Kansas delays new scale accuracy rules

9/16/2013

TOPEKA (AP) — Kansas has delayed imposing new regulations designed to improve the inspections of large scales used to weigh recyclable items, scrap metal and agricultural products as private inspectors and companies mobilize.

TOPEKA (AP) — Kansas has delayed imposing new regulations designed to improve the inspections of large scales used to weigh recyclable items, scrap metal and agricultural products as private inspectors and companies mobilize.

The Topeka Capital-Journal reports that the state Department of Agriculture confirmed that it isn't moving forward with regulations it proposed following reports in the newspaper that the state's own checking of scales showed a high percentage of them not complying with standards for accuracy.

The department's Division of Weights and Measures is supposed to ensure the accuracy of 4,000 large scales. The state licenses private companies to inspect scales at least once a year but spot checks a fraction of them. That system was designed by Gov. Sam Brownback when he was state agriculture secretary in 1986, in an effort to boost the number of inspections.

Department officials outlined proposed new regulations in a meeting in June with scale owners.

"The department has pulled back on regulations discussed during the meeting, is currently doing further review and analysis of the Weights and Measures program and will follow the full administration rules and regulations process going forward," department spokeswoman Mary Soukup said.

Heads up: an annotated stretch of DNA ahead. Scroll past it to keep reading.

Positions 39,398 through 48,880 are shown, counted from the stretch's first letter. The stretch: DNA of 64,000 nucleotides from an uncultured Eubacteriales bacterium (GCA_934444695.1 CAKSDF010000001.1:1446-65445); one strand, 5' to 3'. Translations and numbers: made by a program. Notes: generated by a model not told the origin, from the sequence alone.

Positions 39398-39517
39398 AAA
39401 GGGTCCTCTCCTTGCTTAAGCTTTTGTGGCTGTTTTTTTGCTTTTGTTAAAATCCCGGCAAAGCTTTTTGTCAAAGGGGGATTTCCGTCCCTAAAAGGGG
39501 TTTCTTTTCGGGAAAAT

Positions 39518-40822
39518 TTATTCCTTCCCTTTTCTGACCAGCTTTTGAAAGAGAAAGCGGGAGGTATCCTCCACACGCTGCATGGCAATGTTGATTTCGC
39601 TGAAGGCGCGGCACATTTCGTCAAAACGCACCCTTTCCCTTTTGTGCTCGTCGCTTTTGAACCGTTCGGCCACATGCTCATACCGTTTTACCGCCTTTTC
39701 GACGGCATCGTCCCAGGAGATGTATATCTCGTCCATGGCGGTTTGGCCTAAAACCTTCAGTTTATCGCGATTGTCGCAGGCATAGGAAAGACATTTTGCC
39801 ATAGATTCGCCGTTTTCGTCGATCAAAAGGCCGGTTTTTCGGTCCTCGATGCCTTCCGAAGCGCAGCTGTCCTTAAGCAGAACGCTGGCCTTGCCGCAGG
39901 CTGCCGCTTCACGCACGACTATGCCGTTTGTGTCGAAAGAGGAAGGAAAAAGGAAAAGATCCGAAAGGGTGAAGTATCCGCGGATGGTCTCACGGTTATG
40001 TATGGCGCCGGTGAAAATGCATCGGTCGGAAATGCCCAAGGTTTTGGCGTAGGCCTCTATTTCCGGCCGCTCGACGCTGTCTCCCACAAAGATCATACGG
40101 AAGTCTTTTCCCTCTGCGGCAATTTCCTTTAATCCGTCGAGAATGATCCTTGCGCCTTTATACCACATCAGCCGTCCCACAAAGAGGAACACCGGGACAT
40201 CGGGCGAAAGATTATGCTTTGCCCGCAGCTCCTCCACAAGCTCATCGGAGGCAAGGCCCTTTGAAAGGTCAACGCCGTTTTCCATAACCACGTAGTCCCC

The process of adopting new regulations takes at least 2 1/2 months. It involves reviews by legislators, the attorney general and the Department of Administration. And it includes a public hearing.

Meanwhile, a coalition of scale inspectors and inspection companies plans to meet Oct. 2 in Salina and recently began soliciting new members.

"It is in the best interest of all companies that we join together to review and provide coordinated comments to the Department," the letter said.

The proposals from Department of Agriculture officials included limiting the number of times scales technicians can retake the state licensing test if they fail, publishing company compliance rates online and formalizing a tiered penalty system that includes fines and suspensions for repeat offenders. A proposal to have scale companies review competitors' installations of new equipment prompted strong criticism from scale owners.

Soukup said department officials "encouraged scale companies to form an industry coalition, and we are pleased to see scale companies working together."

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